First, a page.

FUN-SIZE: A 14-foot-tall yellow door at Big Monster Toys greets passersby.
Photography by Matthew Gilson

At Chicago’s Big Monster Toys, work and play are one and the same.

It can be tough getting a foot in the door of any company — let alone a door that’s 14 feet tall and guarded by a toothy, furry purple monster. Then again, this isn’t just any company: It’s Chicago’s Big Monster Toys (BMT), the world’s largest independent toy-design firm.

$22 Billion
Annual U.S. toy sales

The amount of inventory that the U.S. toy industry sells every year.

Over the past 25 years, Big Monster’s inventors have created hundreds of toys that have graced store shelves and holiday wish lists. They’ve created Fashion Polly Pocket (a $1 billion toy line), blitzed the game market with the best-selling Uno Attack! (16.1 million units sold and counting) and created the Criss Cross Crash racetrack that has sold like hot cakes for Hot Wheels for years.

Every year, the $22 billion U.S. toy industry turns over 80 percent of its products. And so, every year, BMT’s staff of 25 or so inventors, designers, engineers, sculptors, artists and craftspeople starts from scratch, dreaming up hundreds of new toys to win over manufacturers and kids alike.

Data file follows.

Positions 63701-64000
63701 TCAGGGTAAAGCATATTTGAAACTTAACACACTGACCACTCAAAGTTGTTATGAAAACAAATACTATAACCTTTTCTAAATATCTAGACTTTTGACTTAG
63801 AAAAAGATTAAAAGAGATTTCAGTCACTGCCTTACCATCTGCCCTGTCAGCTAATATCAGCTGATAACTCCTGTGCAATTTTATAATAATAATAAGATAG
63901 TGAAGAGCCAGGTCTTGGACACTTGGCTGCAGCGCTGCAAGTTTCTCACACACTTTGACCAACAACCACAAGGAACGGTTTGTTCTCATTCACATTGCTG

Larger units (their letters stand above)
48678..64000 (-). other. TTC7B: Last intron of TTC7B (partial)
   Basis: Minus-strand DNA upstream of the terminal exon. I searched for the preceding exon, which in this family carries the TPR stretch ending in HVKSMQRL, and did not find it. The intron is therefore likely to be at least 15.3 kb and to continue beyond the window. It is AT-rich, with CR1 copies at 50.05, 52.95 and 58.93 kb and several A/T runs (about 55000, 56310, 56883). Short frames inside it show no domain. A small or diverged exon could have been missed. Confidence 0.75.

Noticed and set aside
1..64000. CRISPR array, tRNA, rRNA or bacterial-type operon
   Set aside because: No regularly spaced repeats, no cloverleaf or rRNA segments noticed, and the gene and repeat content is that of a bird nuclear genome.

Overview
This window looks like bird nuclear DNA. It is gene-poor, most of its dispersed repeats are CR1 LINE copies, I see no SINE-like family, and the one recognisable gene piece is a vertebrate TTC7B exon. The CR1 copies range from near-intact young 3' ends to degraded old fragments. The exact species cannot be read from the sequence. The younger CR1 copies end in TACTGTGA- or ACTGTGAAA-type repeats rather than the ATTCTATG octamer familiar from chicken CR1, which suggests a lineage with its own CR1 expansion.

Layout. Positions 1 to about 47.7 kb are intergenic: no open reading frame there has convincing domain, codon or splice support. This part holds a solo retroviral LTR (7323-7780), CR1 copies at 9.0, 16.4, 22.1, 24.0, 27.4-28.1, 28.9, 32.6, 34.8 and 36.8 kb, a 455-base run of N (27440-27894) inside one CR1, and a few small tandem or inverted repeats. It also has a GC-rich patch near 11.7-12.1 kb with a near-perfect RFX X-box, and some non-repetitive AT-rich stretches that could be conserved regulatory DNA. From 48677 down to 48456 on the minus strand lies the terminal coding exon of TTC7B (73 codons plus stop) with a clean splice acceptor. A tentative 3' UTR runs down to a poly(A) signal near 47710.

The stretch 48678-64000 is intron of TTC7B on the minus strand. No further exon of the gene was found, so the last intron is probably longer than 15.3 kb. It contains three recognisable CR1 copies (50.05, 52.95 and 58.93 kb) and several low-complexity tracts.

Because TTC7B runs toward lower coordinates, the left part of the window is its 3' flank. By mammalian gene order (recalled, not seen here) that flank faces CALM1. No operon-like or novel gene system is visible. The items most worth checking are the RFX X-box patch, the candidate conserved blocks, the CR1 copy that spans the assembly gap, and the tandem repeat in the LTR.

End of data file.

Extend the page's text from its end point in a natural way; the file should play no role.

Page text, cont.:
“Being a toy inventor is a lot harder than you can ever imagine,” says Don Rosenwinkel, president and CEO of BMT. “But it’s also an amazingly gratifying job. There’s nothing cooler than walking down the aisle of a Toys R Us and seeing the brand-new toy you just did.”

BMT flies under the public’s radar; its name doesn’t appear on any packaging. But those in the toy industry — or who aspire to be — respect and know the firm well. BMT’s five original partners and several other employees all earned their stripes at Marvin Glass and Associates, the famed Chicago toy-design firm behind Lite-Brite, Operation and other legendary playthings. “Marvin invented the idea of being a professional toy inventor,” Rosenwinkel says. “He didn’t sell things as a one-off for profit; he sold it for royalties. That changed the whole industry, because he had an ongoing revenue stream that allowed him to grow his business.”